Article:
Often, as a facilitator, you will have information about what one party was going through, what led to the crime, or what their experience was like that you know will ultimately be helpful for the other participants to hear. However, it is not your responsibility to share that information or to attempt to humanize the parties to each other during the pre-conference. That healing and transformation will take place during the conference so long as you build the necessary trust and understanding of the process during the pre-conference and gain a good understanding of the open-ended questions you will need to ask during the conference in order to help each party hear the story and perspective of the others.
So, what can you say instead?
The underlying need here is to show the responsible party, harmed party, or support person you are talking with that you are listening deeply and that you care. Feeling heard is a great way to build trust and facilitate further open communication.
Here are a few ways to help participants feel heard during the pre-conference without compromising your neutrality as facilitator.
Use Reflective Statements
A reflective statement is a statement that reflects the content, emotion, and/or meaning of what the speaker has shared. It is a great way to show you are listening and to give the other person a chance to clarify if there is a misunderstanding.
Here is an example:
Speaker says: “Ever since then, things with my mom really aren’t good. Like, she doesn’t trust me to hang out with my friend or do anything, so we fight a lot.”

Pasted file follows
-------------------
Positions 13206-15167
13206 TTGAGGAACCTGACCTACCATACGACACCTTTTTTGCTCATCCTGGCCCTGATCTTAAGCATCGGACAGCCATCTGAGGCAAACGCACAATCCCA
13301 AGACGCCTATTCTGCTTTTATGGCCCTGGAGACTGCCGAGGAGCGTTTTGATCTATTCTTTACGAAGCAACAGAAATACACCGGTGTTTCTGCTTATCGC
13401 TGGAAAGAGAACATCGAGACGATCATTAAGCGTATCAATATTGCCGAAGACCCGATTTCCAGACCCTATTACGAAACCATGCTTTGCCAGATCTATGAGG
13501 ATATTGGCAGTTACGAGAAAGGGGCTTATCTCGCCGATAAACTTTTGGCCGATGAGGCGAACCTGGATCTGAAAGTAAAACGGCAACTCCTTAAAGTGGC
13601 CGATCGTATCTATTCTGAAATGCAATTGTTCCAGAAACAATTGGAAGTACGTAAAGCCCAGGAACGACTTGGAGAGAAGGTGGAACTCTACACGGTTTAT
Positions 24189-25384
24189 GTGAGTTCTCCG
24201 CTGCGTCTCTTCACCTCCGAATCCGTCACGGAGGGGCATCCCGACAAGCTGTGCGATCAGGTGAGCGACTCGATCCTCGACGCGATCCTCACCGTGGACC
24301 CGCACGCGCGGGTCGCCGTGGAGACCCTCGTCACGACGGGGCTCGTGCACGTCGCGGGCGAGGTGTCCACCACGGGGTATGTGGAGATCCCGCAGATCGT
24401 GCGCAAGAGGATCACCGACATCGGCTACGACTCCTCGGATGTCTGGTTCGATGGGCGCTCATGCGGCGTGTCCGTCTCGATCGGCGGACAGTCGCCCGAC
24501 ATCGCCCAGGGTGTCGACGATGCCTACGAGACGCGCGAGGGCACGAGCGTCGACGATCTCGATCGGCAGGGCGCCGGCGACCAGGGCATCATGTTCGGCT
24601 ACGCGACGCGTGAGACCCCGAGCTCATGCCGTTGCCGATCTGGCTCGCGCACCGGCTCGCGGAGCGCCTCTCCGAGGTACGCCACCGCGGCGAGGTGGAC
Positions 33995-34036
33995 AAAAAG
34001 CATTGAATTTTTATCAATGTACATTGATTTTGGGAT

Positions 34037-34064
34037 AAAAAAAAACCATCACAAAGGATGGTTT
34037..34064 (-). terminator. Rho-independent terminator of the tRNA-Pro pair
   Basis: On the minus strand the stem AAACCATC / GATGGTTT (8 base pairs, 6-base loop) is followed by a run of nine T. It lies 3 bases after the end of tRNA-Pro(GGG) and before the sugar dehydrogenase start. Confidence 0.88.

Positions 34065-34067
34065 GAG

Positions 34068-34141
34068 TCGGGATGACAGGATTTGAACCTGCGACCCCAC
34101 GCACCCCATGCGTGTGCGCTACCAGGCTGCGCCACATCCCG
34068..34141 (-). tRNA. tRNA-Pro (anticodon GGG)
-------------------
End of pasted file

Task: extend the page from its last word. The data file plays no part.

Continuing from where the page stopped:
Reflective Statement: “It sounds like the damaged trust with your mom is really impacting your relationship with her.”
Using a reflective statement allows you to build trust and relationship through demonstrating that you are listening and care about their experience and emotions without sharing a personal opinion or judgement of the situation. Reflective statements also often prompt the other party to share more about their story or experience, so can often be used instead of another follow-up question.
Ask Open-Ended Follow-Up Questions
The best way to show you care and to build relationship is to show that you want to listen to someone and care to learn more about their experience. They best way to do this is through asking questions! The best questions are open-ended (can’t be answered with a simple “yes” or “no”).
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On www.RestorativeTeachingTools.com, there are several great games and activities that will help you practice forming good open-ended questions on the spot. Check out Curiosity Did Not Harm the Cat and Shovel Face.
Seek to Understand their Needs and Reflect those Needs
A central goal of the restorative justice process is identifying needs. What unmet needs led to the harmful behavior and how could those need be met in a way that does not cause harm? What needs have arisen from the offense? As you ask open-ended questions and make reflective statements, listen for the speaker’s needs and reflect them back. It will help participants to feel heard and to identify their own needs moving forward.
For a great conceptual model for understanding needs, check out the Māori framework for health and wellbeing, Te Whare Tapa Whā. Build the House is a great activity for exploring this framework and can be found at www.RestorativeTeachingTools.com.